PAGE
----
Deere in the Headlights

How software that farmers can't access has become necessary to tractor repair

Modern farm equipment runs on software. When manufacturers restrict access to the software tools needed to repair broken tractors, farmers are left out in the cold.

agriflanders via Wikimedia CC BY 2.0
PIRG Right to Repair Campaign Director speaks at a podium in front of a National Farmers Union backdrop.
Kevin O'Reilly

Former Director, Campaign for the Right to Repair, U.S. PIRG Education Fund

Modern farm equipment runs on software. But when manufacturers restrict access to the software tools needed to repair broken tractors, farmers are left out in the cold. They are forced to rely on dealerships to fix their equipment, which can lead to lengthy delays and inflated repair bills. With fields to be plowed, planted and harvested, farmers don’t have the time to wait for a dealer. They need to be able to fix their own stuff.

Our research shows just how much software is present in modern farming equipment, with as many as 125 software-connected sensors in a single combine harvester. Each sensor is connected to a controller network. A problem with any one of those controller networks will require diagnostic tools not available to farmers, sending them back to the dealer for a repair. According to agricultural equipment experts, these sensors and their associated controller networks are now the highest point of failure on the product.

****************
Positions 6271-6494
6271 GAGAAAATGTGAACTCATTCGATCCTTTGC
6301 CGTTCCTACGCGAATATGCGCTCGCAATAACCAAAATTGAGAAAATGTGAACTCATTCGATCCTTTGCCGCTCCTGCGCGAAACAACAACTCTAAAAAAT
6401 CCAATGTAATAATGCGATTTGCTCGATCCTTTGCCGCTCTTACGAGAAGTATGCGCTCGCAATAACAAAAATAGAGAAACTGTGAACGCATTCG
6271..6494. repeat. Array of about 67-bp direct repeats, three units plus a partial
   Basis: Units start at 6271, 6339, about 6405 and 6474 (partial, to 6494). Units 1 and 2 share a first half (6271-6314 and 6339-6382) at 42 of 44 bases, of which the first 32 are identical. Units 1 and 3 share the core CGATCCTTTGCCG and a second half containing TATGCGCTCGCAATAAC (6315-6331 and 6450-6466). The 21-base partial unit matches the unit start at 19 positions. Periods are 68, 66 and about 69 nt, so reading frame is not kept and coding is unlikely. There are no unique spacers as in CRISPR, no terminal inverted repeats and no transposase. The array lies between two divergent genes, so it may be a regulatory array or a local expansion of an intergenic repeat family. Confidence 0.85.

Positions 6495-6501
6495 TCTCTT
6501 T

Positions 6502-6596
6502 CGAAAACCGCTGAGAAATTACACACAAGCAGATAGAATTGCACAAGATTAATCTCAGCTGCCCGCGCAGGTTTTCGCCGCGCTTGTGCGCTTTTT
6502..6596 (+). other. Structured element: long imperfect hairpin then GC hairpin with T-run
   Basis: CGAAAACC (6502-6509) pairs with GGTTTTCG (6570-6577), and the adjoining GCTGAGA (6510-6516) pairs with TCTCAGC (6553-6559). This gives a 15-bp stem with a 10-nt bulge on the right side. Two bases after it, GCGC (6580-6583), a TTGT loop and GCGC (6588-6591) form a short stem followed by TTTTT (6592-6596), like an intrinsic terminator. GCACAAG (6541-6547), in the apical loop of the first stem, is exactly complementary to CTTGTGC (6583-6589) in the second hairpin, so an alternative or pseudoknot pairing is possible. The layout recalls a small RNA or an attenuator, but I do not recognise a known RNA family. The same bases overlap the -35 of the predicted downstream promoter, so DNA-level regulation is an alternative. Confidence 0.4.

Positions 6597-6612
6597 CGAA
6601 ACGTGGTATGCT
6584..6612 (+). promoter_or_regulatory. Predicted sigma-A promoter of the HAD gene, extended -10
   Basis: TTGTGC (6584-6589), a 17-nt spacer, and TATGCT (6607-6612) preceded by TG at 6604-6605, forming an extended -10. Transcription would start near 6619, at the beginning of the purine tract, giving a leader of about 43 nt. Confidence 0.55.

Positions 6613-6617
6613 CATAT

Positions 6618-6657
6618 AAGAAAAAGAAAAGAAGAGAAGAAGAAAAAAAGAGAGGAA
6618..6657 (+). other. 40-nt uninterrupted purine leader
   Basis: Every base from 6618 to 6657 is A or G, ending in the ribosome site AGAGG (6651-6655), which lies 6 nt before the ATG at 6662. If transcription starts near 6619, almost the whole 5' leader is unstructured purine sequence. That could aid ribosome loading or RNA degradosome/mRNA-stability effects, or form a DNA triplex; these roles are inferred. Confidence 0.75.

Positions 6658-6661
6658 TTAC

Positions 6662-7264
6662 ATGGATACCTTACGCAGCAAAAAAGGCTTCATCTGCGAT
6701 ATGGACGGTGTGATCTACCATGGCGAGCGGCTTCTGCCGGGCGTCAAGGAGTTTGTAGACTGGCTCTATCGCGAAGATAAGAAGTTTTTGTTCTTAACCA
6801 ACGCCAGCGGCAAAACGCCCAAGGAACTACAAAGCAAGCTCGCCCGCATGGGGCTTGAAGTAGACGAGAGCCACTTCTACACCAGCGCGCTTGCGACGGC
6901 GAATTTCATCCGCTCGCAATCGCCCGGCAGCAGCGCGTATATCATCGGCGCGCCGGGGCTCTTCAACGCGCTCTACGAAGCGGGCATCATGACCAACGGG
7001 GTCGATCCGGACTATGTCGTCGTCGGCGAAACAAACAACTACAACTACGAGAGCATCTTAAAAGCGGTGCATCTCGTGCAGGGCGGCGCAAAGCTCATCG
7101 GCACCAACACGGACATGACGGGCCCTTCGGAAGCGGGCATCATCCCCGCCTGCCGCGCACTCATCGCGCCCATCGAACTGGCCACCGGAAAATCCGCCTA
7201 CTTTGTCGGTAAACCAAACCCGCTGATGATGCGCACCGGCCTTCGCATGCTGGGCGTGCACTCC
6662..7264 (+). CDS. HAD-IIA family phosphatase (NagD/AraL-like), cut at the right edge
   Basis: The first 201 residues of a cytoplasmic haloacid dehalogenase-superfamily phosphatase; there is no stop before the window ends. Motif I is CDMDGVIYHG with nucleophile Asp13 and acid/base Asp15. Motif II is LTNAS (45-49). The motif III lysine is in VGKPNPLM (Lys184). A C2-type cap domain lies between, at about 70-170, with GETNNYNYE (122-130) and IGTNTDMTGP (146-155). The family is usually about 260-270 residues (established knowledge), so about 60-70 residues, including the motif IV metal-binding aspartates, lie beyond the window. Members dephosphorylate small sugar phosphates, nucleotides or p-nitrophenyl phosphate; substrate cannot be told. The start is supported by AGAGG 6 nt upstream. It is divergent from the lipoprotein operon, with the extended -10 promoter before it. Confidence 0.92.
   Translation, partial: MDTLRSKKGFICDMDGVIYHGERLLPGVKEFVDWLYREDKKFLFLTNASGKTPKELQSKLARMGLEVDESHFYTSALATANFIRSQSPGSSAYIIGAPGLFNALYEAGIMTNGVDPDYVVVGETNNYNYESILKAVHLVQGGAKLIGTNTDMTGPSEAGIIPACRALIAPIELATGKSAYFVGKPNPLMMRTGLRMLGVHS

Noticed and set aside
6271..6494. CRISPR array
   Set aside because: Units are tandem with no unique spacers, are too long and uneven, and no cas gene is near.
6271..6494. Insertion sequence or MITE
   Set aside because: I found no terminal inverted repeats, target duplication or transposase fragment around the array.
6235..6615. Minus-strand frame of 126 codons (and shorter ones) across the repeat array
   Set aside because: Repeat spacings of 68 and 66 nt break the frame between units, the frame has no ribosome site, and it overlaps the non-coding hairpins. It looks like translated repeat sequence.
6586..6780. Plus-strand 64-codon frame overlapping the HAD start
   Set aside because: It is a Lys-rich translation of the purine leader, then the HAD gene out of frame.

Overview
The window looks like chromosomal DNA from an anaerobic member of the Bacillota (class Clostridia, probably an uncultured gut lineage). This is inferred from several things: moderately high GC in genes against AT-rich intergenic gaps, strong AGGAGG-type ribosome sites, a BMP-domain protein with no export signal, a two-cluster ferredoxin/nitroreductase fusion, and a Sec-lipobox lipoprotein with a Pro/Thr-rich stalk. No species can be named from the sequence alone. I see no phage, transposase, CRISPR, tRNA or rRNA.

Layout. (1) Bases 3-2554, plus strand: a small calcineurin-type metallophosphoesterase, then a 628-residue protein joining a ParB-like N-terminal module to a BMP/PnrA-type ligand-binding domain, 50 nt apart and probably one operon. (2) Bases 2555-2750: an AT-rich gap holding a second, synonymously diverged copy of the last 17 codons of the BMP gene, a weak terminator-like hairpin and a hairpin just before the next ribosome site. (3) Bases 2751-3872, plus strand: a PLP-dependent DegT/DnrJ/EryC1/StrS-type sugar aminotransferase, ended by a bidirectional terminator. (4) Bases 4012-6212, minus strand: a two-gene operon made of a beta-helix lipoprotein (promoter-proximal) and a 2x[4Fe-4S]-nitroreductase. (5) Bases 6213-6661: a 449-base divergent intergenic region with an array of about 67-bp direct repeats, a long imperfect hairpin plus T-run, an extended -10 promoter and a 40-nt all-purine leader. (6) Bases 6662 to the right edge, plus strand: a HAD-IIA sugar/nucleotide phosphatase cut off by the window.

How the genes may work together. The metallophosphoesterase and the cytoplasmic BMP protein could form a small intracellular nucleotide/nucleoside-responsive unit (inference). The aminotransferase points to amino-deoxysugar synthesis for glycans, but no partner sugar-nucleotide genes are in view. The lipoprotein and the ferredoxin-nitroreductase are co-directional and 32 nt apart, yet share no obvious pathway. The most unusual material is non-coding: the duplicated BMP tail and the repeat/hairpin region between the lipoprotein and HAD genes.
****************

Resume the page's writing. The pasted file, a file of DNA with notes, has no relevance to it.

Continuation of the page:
The delays associated with dealer repair can have real impacts on a farmer’s crop and yield. Jared Wilson, a Missouri-based farmer, experienced them firsthand when a mechanical valve on his fertilizer spreader blew. He told us that the malfunction activated the immobilizer, which prevents the equipment from operating normally until error codes are cleared with software repair tools. That drove him to haul his machine into the dealer, where he says it sat for 32 days. In the meantime, he estimates he lost $30,000-$60,000 because of his inability to get seed in the ground.